Finding the Fits: Long fits the bill for Gruden's offense in Washington

Spencer Long injects some toughness and physicality into the Redskins offensive line.  (USATSI)
Spencer Long injects some toughness and physicality into the Redskins offensive line. (USATSI)

This article is one of a series called Finding the Fits in which will review some of the more intriguing picks made during the 2014 NFL Draft. The goal of the series is to identify one relatively unheralded player per team who appears to be a good schematic fit and, therefore, more likely to be a surprise contributor early in his pro career.

Washington's best fit: OG Spencer Long, Nebraska

Mike Shanahan can point to his Super Bowl rings and the long list of 1,000 yard rushers that his trademarked zone-blocking concepts helped uncover in 30 years as an NFL coach. The scheme prioritized athleticism and intelligence over brawn and power on the offensive line and when all five linemen were playing cohesively, it was a thing of beauty.

The only people characterizing Washington's offensive line as a thing of beauty last year, however, were rival defensive coordinators.

With the exception of star left tackle Trent Williams, Shanahan's undersized crew was largely pushed around. The right side of the offensive line - guard Chris Chester and tackle Tyler Polumbus -- was especially bad and new head coach Jay Gruden reacted accordingly, drafting potential replacements in Morgan Moses and Long with his second and third picks of the 2014 draft. Long (6-foot-5, 320 pounds) and Moses (6-foot-6, 314) are bigger than Washington's incumbent starters. Better yet, they're more physical.

Moses, frankly, is the more talented of the two rookies. He has a tougher adjustment to make, however, as he'll be moving back to right side after playing at left tackle as a senior.

Long, on the other hand, started all 33 games of his collegiate career at right guard and is revered for his physicality and lunch-pail mentality. He's quick enough to block on the move -- s he was often asked to do at Nebraska -- and offers the size and strength Gruden grew accustomed to having at Cincinnati, where one of the biggest offensive lines in the NFL (averaging 6-5, 322 pounds) resides.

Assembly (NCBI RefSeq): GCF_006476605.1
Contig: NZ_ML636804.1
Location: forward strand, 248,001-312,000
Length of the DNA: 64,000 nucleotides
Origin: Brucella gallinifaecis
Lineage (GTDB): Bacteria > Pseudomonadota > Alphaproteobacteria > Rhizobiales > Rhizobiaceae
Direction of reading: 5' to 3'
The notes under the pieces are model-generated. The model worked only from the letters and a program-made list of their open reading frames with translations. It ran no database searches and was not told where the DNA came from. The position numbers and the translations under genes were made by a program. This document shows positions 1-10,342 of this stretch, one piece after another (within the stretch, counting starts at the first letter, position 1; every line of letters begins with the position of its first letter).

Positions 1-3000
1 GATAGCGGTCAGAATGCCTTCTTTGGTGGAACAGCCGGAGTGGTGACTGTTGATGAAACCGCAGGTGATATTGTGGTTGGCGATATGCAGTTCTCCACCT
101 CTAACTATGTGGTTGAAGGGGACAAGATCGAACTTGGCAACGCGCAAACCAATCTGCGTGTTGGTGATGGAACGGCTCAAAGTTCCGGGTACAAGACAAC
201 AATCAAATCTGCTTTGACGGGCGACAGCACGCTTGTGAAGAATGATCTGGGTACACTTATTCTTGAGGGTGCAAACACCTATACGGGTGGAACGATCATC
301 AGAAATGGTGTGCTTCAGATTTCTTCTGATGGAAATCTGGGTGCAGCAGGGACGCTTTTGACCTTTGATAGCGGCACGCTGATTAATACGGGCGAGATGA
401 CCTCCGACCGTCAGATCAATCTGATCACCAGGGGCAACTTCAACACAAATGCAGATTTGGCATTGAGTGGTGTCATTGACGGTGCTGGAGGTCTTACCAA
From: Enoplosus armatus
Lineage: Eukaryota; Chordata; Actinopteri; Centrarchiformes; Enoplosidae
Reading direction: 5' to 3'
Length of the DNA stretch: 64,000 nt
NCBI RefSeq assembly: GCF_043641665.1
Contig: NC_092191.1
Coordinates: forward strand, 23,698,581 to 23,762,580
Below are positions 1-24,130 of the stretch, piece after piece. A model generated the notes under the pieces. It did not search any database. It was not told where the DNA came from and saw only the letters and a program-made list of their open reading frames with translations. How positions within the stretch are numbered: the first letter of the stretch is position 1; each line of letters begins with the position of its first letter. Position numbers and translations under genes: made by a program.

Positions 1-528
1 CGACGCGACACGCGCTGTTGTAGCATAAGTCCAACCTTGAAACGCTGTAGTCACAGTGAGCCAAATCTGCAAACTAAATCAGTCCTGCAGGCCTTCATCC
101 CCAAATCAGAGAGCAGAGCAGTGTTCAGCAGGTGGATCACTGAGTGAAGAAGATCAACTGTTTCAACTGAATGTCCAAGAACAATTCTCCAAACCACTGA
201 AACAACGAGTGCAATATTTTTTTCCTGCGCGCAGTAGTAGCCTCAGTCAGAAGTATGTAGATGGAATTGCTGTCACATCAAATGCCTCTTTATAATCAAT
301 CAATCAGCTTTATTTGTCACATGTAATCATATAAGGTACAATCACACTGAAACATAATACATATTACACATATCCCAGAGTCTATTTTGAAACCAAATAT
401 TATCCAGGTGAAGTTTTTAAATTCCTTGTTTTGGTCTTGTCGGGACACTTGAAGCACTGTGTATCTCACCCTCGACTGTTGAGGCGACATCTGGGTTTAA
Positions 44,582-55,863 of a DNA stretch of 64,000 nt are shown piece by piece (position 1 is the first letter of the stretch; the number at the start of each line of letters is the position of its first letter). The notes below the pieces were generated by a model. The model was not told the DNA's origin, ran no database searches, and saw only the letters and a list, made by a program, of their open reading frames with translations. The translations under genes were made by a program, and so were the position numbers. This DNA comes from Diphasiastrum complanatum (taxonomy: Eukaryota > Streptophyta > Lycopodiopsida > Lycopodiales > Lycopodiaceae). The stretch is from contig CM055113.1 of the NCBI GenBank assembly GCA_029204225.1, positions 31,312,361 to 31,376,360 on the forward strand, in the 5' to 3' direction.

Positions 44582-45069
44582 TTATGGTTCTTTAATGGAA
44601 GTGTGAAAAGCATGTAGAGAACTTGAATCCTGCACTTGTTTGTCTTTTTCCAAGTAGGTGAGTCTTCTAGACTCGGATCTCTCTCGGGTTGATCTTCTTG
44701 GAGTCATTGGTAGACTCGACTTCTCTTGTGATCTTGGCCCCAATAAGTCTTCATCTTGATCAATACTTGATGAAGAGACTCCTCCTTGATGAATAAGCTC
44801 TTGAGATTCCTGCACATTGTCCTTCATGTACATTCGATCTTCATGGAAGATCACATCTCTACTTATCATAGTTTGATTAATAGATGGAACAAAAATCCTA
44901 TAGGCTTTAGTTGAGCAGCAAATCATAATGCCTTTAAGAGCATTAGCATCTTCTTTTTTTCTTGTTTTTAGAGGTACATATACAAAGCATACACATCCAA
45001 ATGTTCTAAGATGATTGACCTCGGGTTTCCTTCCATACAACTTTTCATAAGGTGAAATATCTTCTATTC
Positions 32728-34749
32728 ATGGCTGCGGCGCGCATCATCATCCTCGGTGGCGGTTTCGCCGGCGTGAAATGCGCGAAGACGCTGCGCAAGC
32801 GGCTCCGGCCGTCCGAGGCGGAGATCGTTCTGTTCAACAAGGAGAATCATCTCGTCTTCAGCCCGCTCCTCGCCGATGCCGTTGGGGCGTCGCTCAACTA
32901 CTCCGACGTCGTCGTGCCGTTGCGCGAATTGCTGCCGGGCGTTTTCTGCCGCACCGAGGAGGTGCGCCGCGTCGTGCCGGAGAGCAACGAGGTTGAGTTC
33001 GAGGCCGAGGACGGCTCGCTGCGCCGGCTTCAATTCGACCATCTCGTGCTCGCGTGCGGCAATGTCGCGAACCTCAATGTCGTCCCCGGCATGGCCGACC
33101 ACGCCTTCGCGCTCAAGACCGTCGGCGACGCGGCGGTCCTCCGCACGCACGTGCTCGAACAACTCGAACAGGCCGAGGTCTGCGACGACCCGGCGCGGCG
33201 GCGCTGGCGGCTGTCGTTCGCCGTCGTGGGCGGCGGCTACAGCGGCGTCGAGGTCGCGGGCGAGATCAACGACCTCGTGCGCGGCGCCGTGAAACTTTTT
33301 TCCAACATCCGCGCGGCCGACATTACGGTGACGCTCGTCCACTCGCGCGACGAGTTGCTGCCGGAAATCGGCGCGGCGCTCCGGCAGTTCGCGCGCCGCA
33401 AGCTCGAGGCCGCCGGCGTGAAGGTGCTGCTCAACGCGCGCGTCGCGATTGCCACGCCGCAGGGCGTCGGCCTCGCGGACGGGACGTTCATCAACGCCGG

Gruden, himself, took time to acknowledge Long's impressive work following May's rookie mini-camp.

"[Long] did a great job," Gruden said. "From the first [session] to the fourth [session] of practice, you could see how effective he's going to be, how smart he is, No. 1, how physical he can be. He's athletic enough to do whatever we want in the zone game. He's smart enough to pick up the blitzes and the line stunts. He's going to be competitive right away."

Other thoughts on Washington's 2014 draft class:

Given the presence of Pro Bowl pass rushers Brian Orakpo and Ryan Kerrigan, Washington's selection of Trent Murphy with their first pick was a bit surprising. Just like how I appreciated the commitment towards improving the pass rush by the Philadelphia Eagles, I believe Murphy is going to prove worthy of the No. 47 overall pick. Murphy isn't as explosive as Orakpo or as strong as Kerrigan. He's longer than either, however, and possesses a combination of toughness, instincts and surprising fluidity which helped him dominate the Pac-12 the past two seasons, racking up 25 sacks during that time. He plays with a physicality and relentlessness that earned a comparison to new Chicago Bears' pass rusher Jared Allen for me. It will be interesting to see if defensive coordinator Jim Haslett plays his three talented pass rushers simultaneously or in waves but given the reliance on the passing game for the three other NFC East clubs, terrorizing quarterbacks with multiple options seems to be a sound strategy.

While every club would love to unearth a future superstar in the middle and late rounds, savvy teams also look for quality role players. Washington may have found two on the third day of the draft with Tulane wideout Ryan Grant and Baylor running back Lache Seastrunk. Grant lacks the flashy athleticism that has made Pierre Garcon, Desean Jackson and Santana Moss feared playmakers throughout their respective NFL careers but his soft hands and experience lining in the slot and outside make him an effective complementary weapon. Similarly, Seastrunk isn't likely to challenge Alfred Morris as Washington's primary ball-carrier or even Roy Helu, Jr. as the principal backup. Seastrunk offers elusiveness, quick acceleration and soft hands (though he wasn't asked to use them much at Baylor). Gruden prioritized a running back by committee approach in Cincinnati and could see Seastrunk graduating into a third down role should Helu want too much after his contract expires this year.

Washington's 2014 draft class:

2nd Round -- No. 47 overall - OLB Trent Murphy, Stanford
3rd Round - No. 66 overall - OT Morgan Moses, Virginia
3rd Round - No. 78 overall - OG Spencer Long, Nebraska
4th Round - No. 102 overall - CB Bashaud Breeland, Clemson
5th Round - No. 142 overall - WR Ryan Grant, Tulane
6th Round - No. 186 overall - RB Lache Seastrunk, Baylor
7th Round - No. 217 overall - TE Ted Bolser, Indiana
7th Round - No. 228 overall - K Zach Hocker, Arkansas

Key Undrafted Free Agents Signed:

WR Cody Hoffman, BYU
RB Silas Redd, Southern Cal

Read more about all of Washington's picks here.

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